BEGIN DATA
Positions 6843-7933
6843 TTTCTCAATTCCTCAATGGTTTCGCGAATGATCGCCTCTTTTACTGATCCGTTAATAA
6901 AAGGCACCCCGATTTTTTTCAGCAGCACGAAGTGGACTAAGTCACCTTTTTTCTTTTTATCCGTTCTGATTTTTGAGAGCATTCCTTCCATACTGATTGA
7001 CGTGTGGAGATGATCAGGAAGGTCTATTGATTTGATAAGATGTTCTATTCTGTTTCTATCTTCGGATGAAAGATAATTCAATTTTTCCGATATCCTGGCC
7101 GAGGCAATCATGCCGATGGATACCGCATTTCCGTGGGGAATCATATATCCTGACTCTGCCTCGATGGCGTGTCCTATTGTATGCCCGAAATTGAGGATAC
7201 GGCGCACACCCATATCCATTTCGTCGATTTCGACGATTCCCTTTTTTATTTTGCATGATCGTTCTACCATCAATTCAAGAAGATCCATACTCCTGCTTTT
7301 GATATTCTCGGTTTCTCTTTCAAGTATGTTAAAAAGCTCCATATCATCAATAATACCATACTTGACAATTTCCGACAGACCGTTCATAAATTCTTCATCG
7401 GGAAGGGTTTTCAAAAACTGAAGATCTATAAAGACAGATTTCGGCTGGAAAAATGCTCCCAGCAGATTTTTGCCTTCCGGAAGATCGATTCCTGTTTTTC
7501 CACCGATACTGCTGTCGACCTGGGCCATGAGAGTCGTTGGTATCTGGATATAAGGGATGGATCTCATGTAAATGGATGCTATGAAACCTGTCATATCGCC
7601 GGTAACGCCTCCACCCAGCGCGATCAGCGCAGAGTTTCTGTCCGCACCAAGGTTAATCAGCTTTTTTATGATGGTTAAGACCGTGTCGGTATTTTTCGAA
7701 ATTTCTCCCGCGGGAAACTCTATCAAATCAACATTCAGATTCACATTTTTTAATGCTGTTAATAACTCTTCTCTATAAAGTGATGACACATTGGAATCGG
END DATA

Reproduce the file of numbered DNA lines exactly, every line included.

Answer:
Positions 6843-7933
6843 TTTCTCAATTCCTCAATGGTTTCGCGAATGATCGCCTCTTTTACTGATCCGTTAATAA
6901 AAGGCACCCCGATTTTTTTCAGCAGCACGAAGTGGACTAAGTCACCTTTTTTCTTTTTATCCGTTCTGATTTTTGAGAGCATTCCTTCCATACTGATTGA
7001 CGTGTGGAGATGATCAGGAAGGTCTATTGATTTGATAAGATGTTCTATTCTGTTTCTATCTTCGGATGAAAGATAATTCAATTTTTCCGATATCCTGGCC
7101 GAGGCAATCATGCCGATGGATACCGCATTTCCGTGGGGAATCATATATCCTGACTCTGCCTCGATGGCGTGTCCTATTGTATGCCCGAAATTGAGGATAC
7201 GGCGCACACCCATATCCATTTCGTCGATTTCGACGATTCCCTTTTTTATTTTGCATGATCGTTCTACCATCAATTCAAGAAGATCCATACTCCTGCTTTT
7301 GATATTCTCGGTTTCTCTTTCAAGTATGTTAAAAAGCTCCATATCATCAATAATACCATACTTGACAATTTCCGACAGACCGTTCATAAATTCTTCATCG
7401 GGAAGGGTTTTCAAAAACTGAAGATCTATAAAGACAGATTTCGGCTGGAAAAATGCTCCCAGCAGATTTTTGCCTTCCGGAAGATCGATTCCTGTTTTTC
7501 CACCGATACTGCTGTCGACCTGGGCCATGAGAGTCGTTGGTATCTGGATATAAGGGATGGATCTCATGTAAATGGATGCTATGAAACCTGTCATATCGCC
7601 GGTAACGCCTCCACCCAGCGCGATCAGCGCAGAGTTTCTGTCCGCACCAAGGTTAATCAGCTTTTTTATGATGGTTAAGACCGTGTCGGTATTTTTCGAA
7701 ATTTCTCCCGCGGGAAACTCTATCAAATCAACATTCAGATTCACATTTTTTAATGCTGTTAATAACTCTTCTCTATAAAGTGATGACACATTGGAATCGG